Pampa Daily News from Pampa, Texas on June 4, 1936 · Page 5
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Pampa Daily News from Pampa, Texas · Page 5

Pampa, Texas
Issue Date:
Thursday, June 4, 1936
Page 5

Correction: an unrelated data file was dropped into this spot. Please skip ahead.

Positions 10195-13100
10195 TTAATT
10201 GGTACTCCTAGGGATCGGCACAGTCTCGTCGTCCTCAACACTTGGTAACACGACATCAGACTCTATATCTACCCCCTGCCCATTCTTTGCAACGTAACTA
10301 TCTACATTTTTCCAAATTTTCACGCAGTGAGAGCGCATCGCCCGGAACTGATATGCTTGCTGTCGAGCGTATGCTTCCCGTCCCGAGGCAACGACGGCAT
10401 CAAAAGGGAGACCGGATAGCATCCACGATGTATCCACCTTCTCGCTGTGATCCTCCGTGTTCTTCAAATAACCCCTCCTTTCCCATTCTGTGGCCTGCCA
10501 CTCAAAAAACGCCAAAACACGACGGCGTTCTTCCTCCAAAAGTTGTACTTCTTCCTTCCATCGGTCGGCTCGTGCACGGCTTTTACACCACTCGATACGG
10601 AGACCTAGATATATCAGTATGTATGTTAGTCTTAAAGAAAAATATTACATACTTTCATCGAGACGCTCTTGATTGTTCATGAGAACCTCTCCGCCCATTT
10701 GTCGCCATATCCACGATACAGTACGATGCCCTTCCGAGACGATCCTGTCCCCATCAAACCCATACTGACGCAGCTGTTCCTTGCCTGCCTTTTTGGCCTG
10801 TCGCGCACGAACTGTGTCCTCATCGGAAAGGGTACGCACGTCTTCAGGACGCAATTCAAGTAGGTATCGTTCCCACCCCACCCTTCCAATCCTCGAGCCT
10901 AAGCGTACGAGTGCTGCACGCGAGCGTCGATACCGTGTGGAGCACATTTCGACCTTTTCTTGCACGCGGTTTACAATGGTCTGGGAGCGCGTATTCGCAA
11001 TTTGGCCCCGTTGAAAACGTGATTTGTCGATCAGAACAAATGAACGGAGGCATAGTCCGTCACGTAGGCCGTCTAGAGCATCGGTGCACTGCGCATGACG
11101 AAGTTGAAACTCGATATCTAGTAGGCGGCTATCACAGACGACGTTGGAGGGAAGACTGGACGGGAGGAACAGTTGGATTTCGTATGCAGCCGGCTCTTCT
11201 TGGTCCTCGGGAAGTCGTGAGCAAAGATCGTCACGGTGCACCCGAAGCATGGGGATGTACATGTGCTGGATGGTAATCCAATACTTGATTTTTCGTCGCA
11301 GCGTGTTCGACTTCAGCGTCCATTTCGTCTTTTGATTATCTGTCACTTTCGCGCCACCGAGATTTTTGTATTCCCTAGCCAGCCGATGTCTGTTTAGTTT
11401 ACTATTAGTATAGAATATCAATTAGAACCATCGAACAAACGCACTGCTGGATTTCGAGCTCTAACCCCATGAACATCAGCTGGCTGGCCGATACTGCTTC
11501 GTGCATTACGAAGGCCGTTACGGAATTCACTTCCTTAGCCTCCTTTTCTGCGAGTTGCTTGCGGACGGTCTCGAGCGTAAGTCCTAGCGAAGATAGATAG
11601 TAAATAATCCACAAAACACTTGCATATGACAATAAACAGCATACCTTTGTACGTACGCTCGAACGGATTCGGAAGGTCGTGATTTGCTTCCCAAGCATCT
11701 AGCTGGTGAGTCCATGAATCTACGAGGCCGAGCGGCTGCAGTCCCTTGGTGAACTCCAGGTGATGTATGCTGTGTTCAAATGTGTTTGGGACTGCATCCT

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THURSDAY EVENING, JUNE 4, 1956. THE PAMPA DAILY NEWS, Pampa, Texas PAGE OFFICERS FOR YEAR ARE ELECTED BY CHRISTIAN COUNCIL ANOTHER POSTPONES ITS MEETING FOR CENTENNIAL Group leaders for the coming year were named this week by three groups of First Christian Women's council. Group one postponed its meeting yesterday because of the Centennial celebration) and group four met on Monday instead of Wednesday. Mrs. R.- E. Abbott was elected leader of group two, which met with Mrs. R. G. Christopher in her home. Mrs. Dick Rhoades was in charge of the business session after a prayer by Mrs. H. J. Lippold. The program included a talk on missions by Mrs. John Hodges, and a vocal solo by Mrs. Robert 'Chafin. Members present, in addition to those named, were Mmes. A. D. Aldklns, Roy McMillen, Paul Hill, Louella Howcll, Billy Taylor, and H. H. Isbell. Mrs. Scott Ralfsnyder is the new leader of group three. Mrs. Weldon Wilson was hostess yesterday. The opening praper was by Mrs. C. L. Thomas, and the Bible lesson by Mrs. Tom Eckercl. Others present were Mmes. J. R. Moore, N. A. Purely, H. C. Hill, C. R. Followell, and DeLea Vicars. The Monday meeting of group four was at the home of Mrs. Paul Graham, starting with a morning program and a covered dish lunch. Mrs. W. E. Noblitt was re-elected group leader, Mi's. H. C. Jones was named as her assistant, Mrs. Bruce Cobb secretary, Mrs. H. Slckal program leader, and Mrs. C. F. Bastion song leader. A shower was presented Mrs. Noblitt in appreciation of her work the past year. A mission lesson was conducted round-table fashion with Mrs. Noblitt as leader. Mrs. Bastion and Mrs. Estes sang a duet, and Mrs. Sickal presented the devotional talk. About 20 members were present. Quins Tell the World They're Two Years Old Copyright, 1036, NBA Hcrvlcn, Inc United Chinese War on Japanese Is Parley Aim : SHANGHAI, June 4 (XI 1 )—Emissaries "of the Chinese Canton government sped northward today, official sources declared, to discuss with Nanking government officials proposals for a united Chinese war against "Japanese aggression." Sources close to Generalissimo Chiang Kai-Shek, overlord of the Nanking administration, said the commander was awaiting elaboration of Canton proposals against Tokyo. Chiang Kai-Shek himself declined to comment on the situation. The proposal for a union of the two Chinese governments, reported by Japanese sources yesterday from Canton, revived the nation's attention. Contradictory statements fro m various sources continued to perplex Chinese and foreigners, particularly assertions 250,000 southwest troops had marched into Hunan province, (Some Japanese sources asserted the military movement was not designed against Japan but was the beginning of a Chinese civil war involving the Canton and Nanking armies,) 96-Year Old War Vet Is Father of A Girl This Time NEW BEKN, N. C., June 4. (/Pi- George Isaac Hughes, the 96-year- old Confederate veteran who amazed the medical world when he became a father 17 months ago, was all smiles again today—this lime it's a girl. By the light of a crude, old- fashoned kerosene lamp in, a small room of their little home near here, a second child was born last night to his 28-year old wife, Libby Hill Hughes, whom Hughes married two and a half years ago. f-'it.looks like we might raise a pretty big family after all," Hughes- commented. "You know I've been saying all along I'd live to be 110 '"years old—that's how long my grandmother, Katie Tillman, lived, and I don't look so old yet, do I?" Hughes is vigorous for his age. His faculties are clear and he does odd jobs, chopping wood and keeping a garden. "I'm glad it was a girl," he said. •"I thought it would be all the time. I wanted a girl because the first one was a boy. Libby wanted a girl too." The Hughes' first-born, a lusty lad of 17 months now, is walking about and is fast learning the intricacies of speech. He was named Franklin Roosevelt Hughes. INJURIES FATAL SANANGELO, June 4 (ff) — Bruce M. Galyon, 38, a world war veteran anc} cafe operator in Ozona, died in a local hospital last midnight of injuries received Monday night when he was struck by a truck as he was assisting a woman 'motorist in repairing a tire 12 miles east of Ozona. Funeral services will be held in Ozona Thursday afternoon. ••Mrs. M. K, Carney underwent a iWajpr operation at Pampa-Jarratt ' hpispital yesterday. Her condition •this morning was favorable. Telling; (lie world via four radio chains, Anncllc uiul Yvonne Dioiinc lire lii-re breaking into lii-oadi'U.s.ins DM (he occasion of Cool and Smart Frocks Designed For Hot Summer BY ADELAIDE KEIIR. NEW YORK, June 4 M') —Hot weather costumes have hit a new ilgh on the thermometer of chic. For those blistering days in town when the sun scorches city streets American designers have created the smartest outfits the fashion world las seen. They arc clean cut and formal enough to be smart, sheer enough to be cool, and lightened with smart white touches which keep them looking crisp at all times. Steel gray and ice white is the newest combination, but navy blue, and sea foam while, forest green or wood brown and daisy white, or ilack and chalk while also are big favorites. A two-piece suit or a frock topped by a jacket or cape make the smartest effects accented by accessories which harmonize. Materials Vary. Navy blue and black organza net, dotted swiss, chiffon and sheer silk all are used to make simple frocks with fairly high necklines and short or long sleeves finished with snow white collars and cuffs of organdy or pique. With them go matching short jackets (trim and filled or loose and swagger) or waistlength capes. Prints with new smart palterns which are a decided variation from the old flower design are much in vogue. White or confetti colored coin dots, crowns, seashells, stars and animals stamp many of the new prints. Monotone silhouette prints —while on copper, wine or navy— and two toned checks also are seen Some are accented by a third color as a white crepe printed in black asters and worn with a wine rec crushed chiffon girdle. Suits Inipor.ant. Suits of cotton pique, rayon suiting or "non-crushable" linen are other big favorites. Often the> are worn without blouses. Accessories put • the finishing touches to the outfits. Nettie Rosenstein turns out smart town togs foi hot days by adding flower toques boutonnieres and suede gloves al of the same shade—a white carnation toque and gloves with a putty crepe flecked with while and rec carnation accessories with blue. Other designers like big hats— wide brimmed flat crowned white or black straws and gloves to matcl with the ensembles. Slip-cover handbags, whose detachable washable cotton cover;; come in colors to larmonize with any costume, are another accessory which has I'ounr ;reat favor. Ellis Dies After Illness of Day Paul Edward Ellis, 55, died suddenly yesterday afternoon after being admitted to a local hospital. He worked the day before and was in 'ood health early yesterday morning. Mr. Ellis moved to Pampa nine years ago. He was employed at the Gray County Creamery. Survivors are three daughters, Miss Laura Ellis and Miss Hazel Ellis, Tulsa, Okla., Mrs. Irene Ellis Creekmore, Pampa; five sons, Paul, Leavehworth, Kas., and Ralph Edward, Jack, Rodger and Tommie, all of Pampa; three sisters, Mrs Grace Hampton, Mrs. Jessie Slaton and Mrs. Guy Slaton, all of Tulsa, Okla.; two brothers, Rube Ellis, Skiatook, Okla., and Bryan Ellis, Appache, Okla. ' The body was sent to Tulsa, Okla., this afternoon by G. C. Malone Funeral home. their second birthday party at (lie Dul'uu nursery In CullitiuU'r, Onl. T hut's Dr. DiU'oc holding Annctlc, while Yvonne hold-, Ilic inikc and struts lier rudio |HT- KiMiulity like :i rcul vcd-raii. . TEXAS COWBOY REUNION WILL BE HELD AT STAMFORD, JULY 2 TO 4 CAI1NDAD THURSDAY Mrs. W. F. Holland will be hostess o Laketon Home Demonstration 3lub. Rebekah Lodge will meet at the I. O. O. P. hall at 8 p. m. FRIDAY A regular meeting of the Order of Eastern Star will start at 8 p. n. in Masonic hall. Art School Opens In Palo Duro Park CANYON, June 4.—The Palo Duro school of art, a new undertaking of the West Texas State Teachers col- lego, began this week with a larger enrolment than had been expected. Miss Isabel Robinson, head of the art department and director of the school, said that she had already enrolled as many people as she had hoped to have during the entire six weeks, and that many others had indicated that they would enrol later. Fourteen different cities, one of them in North Carolina, are already represented by the enrollees. Mrs. Darrell Jackson of Amarillo is the critic lecturer this week. Courses are offered for beginners and for advanced art students. The school is being conducted at the lodge in Palo Duro state park, and most of the students will live in the park. ••• MARCEL INVENTOR DIES BERNEY, France, June 4 (IP)— Marcel Grateau, inventor of the marcel wave, was buried here today. He died at his chateau Sunday. Grateau, who was 84, invented the popular method of waving women's hair in 1887 after he had once been discharged from a large hairdressing shop for being clumsy and awkward. ALL - DAY MEETING IS HELD BY CENTRAL BAPTISTS An all-day meeting with two programs and a covered dish luncheon it noon was conducted by Central Baptist Missionary union yesterday at the church. A business session in charge of Mrs. A. B. Cecil closed the day. Mrs. D. M. Scaief was leader of the morning program on plans of the church for support of retired ministers. An offering was taken for this purpose. The Rev. John O. Scott conducted the devotional. After lunch, a mission program from Royal Service magazine was presented with Mrs. J. A. Hilbun as leader. She was assisted by Mrs. J. B. Davis, Mrs. J. A. Smith, Mrs. YOUNGSTERS IN WHEELER HAVE MANY PARTIES Vacation Visitors in City Add to the Recent Fun WHEELER. June 4.—Mr. nncl Mrs. Jim Trout entertained a young group at their home Saturday evening for Miss Lu Clark. Mrs. Trout's sister. The evening was spent playing games. Guests were Ferroll Ficke, Wave Wallace, Dawn Weatherly, Lois Farmer, Isabclle Hunter, Pete Morgan, Bill McCarroll, A. B. Turner, Bessie Mae Ficke, Walter Flint, J. C. Turner. Ted Farmer, Linsay Mc- CBsland, Inez Shipman, Farrell Wallace, Marvin Moore, Junior Jamison, Roy Moore. Earl Farris, Jake Trout. Ruth Belle and Cordie Lee Farris. R. P. Farris and the honoree. London Bridge Club The London Bridge club met in John O. Scott, Mrs. F. E. Hicks, and Mrs. O. C. Stark. the home of Mrs. Roy Pickett Thursday evening. Mrs. Ira Foster made high guest score, and Mrs. J. M. Lowerence high for members. Those present were Mmes. Nelson Porter, Fred Farmer, Dick Craig, Buck Britt, Cora Hall. Ira Foster, Lee Guthrle, J. M. Lowerence, Toby Fry. Edd Watson, Floyd Pennington, J. L. Malloy. Miss Adams Entertains Miss Bonnie Adams was hostess to a group of friends Friday evening. Guests included Irene Hunt, Louise Craig, Orveta Puett, Lonnie Mae Tillman, Aline Buchanan, Ferroll Ficke, Wave Wallace, Martha Jane Shipman, Dorothy Tolliver, Lois Ficke. W. J. Ford, Herbert Whitiner, Wallace Pennington, Taft Holloway, Cecil Sherwood, Cecil Parker, Alvis Jolly, H. E. Young, George Thompson, Guy Robinson, Carlisle Robinson, Marvin Moore, Alton Weeks, Ferrell Wallace, Jack Tate. Personal Mr. and Mrs. Lee Guthrie drove to Oklahoma City Tuesday on bus iness. Mr. and Mrs. W. J. Puett of Shamrock visited W. O. Puett and family Tuesday. Misses Bonnie Adams, Marguerite Ficke, Parilee Clay, and Irene Hunt are attending the cummer assembly of Methodist young people at Abilene this week. They left here Monday morning and will return Saturday. Mrs. Bessie L. Kenedy left Tuesday for Pampa to spend a week with relatives and friends. Mr. and Mrs. Joe Tillie were In Pampa Sunday. Misses Aline Buchanan and Martha Jane Shipman visited in Shamrock Thursday. Joyce Turner of Pampa spent last week in the Merriman home. Mrs. W. O. Puett and daughter, Orveta, Mrs. John Ficke and daughter, Ferrol, and Bonnie Adams shopped in Shamrock Wednesday of last week. George Thompson of Paintrock is visiting his sister, Mrs. E. Gould and Mr. Gould. Warren Mitchell of Tipton, Okla. Is spending the last of this week with relatives and friends here. Marshall Hunt rides horseback and plays tennis on alternate days. Says lots of exercise keeps her healthy. Read The News Want-Ads. STAMFORD, June 4.—The cowboys' square dance at the cowboy each night and the old fiddlers' contest of the closing day will be two of the entertainment features of the Texas Cowboy reunion here July 2, 3 and 4 which will carry out the general purpose of keeping alive traditions and pastimes of the early-clay cattle country. Oldlime cowboys as well as active cowhands of the present day anc large numbers of visitors enjoy the square dances at the reunion each year. The committee in charge is i composed of oldtime cowboys, witli Judge C. E. Coombes of Stamford former cowhand and now prominent West Texas attorney and past president of the West Texas chamber of commerce as chairman. The fiddling contest will be held in the? City Auditorium, downtown, beginning nt 8:30 a. m. on July 4. last day of the reunion. No entry fee is charged and. cash prizes totalling $32.50 are awarded the winners. First prize is $15.00, second $10.00, third $5.00, fourth $2.50. To be eligible for the contest, fiddlers must be not less than 50 years of age and professionals are barred. Each contestant is allowed to select the two tunes he plays, but only "break-down" tunes are permitted. Fiddlers may play alone or choose their own seconds, but only one accompanist is allowed for each player. Jim Stell is chairman of the committee in charge of the contest. Tom Michael, 62, of Sweetwater won first prize in the contest last year; C. A. Ward, 60 of Weinert was second; Aut Dial, 64, Stamford, third and J. K. Hughes, 78, Anson, fourth. Mrs. J. E. Haclen, Star route 3, underwent a major operation this morning at Pampa-'Jarratt hospital. Irene Brewer underwent a major operation at Pampa-Jairatt hos- pitul yesterday. Her cimdition this morning was favorable. JUNIOR B. T. U. MEETING A special meeting of the Junior B. T. U. at First Baptist church will be conducted at 3 o'clock Friday afternoon. All members are asked to be present. Mrs. W. L. Brummett will begin her summer Piano Classes Popular and Classical On Monday, June 8 Duncan Bldg. Studio Phone 36!) OIL WELL TAMED CORPUS CHRIS'M, June 4 (IP)— The wild Killiam No. 1 Ellich was a, tamed oil well today, its 4-day rampage brought to an end last night b yan expert crew of troubleshooters. H. L. Patton and his crew partly capped the gusher but were turning it loose at 10-mlnute intervals. Pftttpn said he feared a complete shutdown might cause the well to break loose again. \ X GOING TO THE CENTBAL EXPOSITIOH? JACK FARRELL, Manager 18 floors of cheerful Guest Rooms Play Safe. Stop in Fort Worth. Be sure of accommodations. Your mind ut rest, you'll enjoy the short, pleasant drive to and from Dallas and the FRONTIER CELEBRATION IN FORT WORTH. The Worth gives you the MOST for your money. A cordial atmosphere of friendly hospitality. Every room with bath or shower... rates as low as $2.00 a day. We Reserve the Right to Limit Quantities BOTTLE IOO BuvuidajLj JA. Sa&Apt TABLETS PAMPA 300 W.FOSTER IKe NYAL Stora" RUBBING FULL PINT %» 2 BIO DAYS PHOTO FINISHING 754 ACIDINE 49i m^~^ ^~ — «&*£& 25* EX-LAX F Chocolate laxative OF 1HESE KOTiX ^E£/C. Packag-c of 12 sot MIDOL TABLETS $1.00 NUJOL ^s 48's 66c BUY THESE NOW S1.25 Petrolagar $1.25 Nyugur .. GOc Syrup Pepsin ... 25c Black Draught 89c _ HtAvo'ms Guaranteed Electric Fan BIO VALUES HERE 50 Probak Jr Blades 25 for 59c 5c Hoi-Tan 24 Bayer 75c Nyseptol Aiitiscutiu 98c 12c 19c 49c 50* 'ROOTLLAI 36* 50c Par Shave. Cream Icy-Hot Bottle Pint Spalding Ace Tennis Balls FORTHETEETH 5Cc Prophylactic Tooth Brush 40c Pepsodent Tooth Paste .... 50c Pepsodent Tooth Powder .. $1.00 Pepsoaent Antiseptic 83c Pona's Creams 59C h^ PIHT I MILK of |MA6NE*IA| 274 39c 39c 79c 25c Anacin 14c 60* ENO SALTS Thermos Kit 50c Ipana [! Tooth Paste Z6c 41.00 NURITO 894 •• PINT IPEROXIDEI 234 $1.00 IMAR-O-OILI SHftMPOQ 67* • 75* DOAHJPIIU FOR5KIN BEAUTY 31.00 Jergen's or Chamberlain's 'dCflj» Lotion OJrC Former 25c Cashmere Bouquet Soap "tlfji 3 for /5C 50c Ultra Hand Lotion—Pint 4 oz. Vita-Bay Vitamin Cream 39c $1.00 MAKE HAIR LOVELY 88C $1.50 Fitch Shampoo 16 oz. 70c Vaseline Hair Tonic $1.00 Lucky Tiger and GOc Shampoo 50e Vitulis Iluir Toniv '. MORE DEEP CUTS 89c $1.00 Crazy Crystals , GOc size 53c 1 Gallon Pure £f AQ Mineral Oil 9*«3" 50o Phillip's Idf Milk Magnesia *Q^ 100 Iron and Yeast JtAjl Tablets V7V Kleenex 200 sheets L5< 500's 3Ic LYON'S TOOTH POWDER 50* SIZE 60* , ALKA r SELTZEIX 25* 49* iHiNERALOIL TALC 191 FULL PINT KOLYNOS TOOTH PWE §04 [TUBE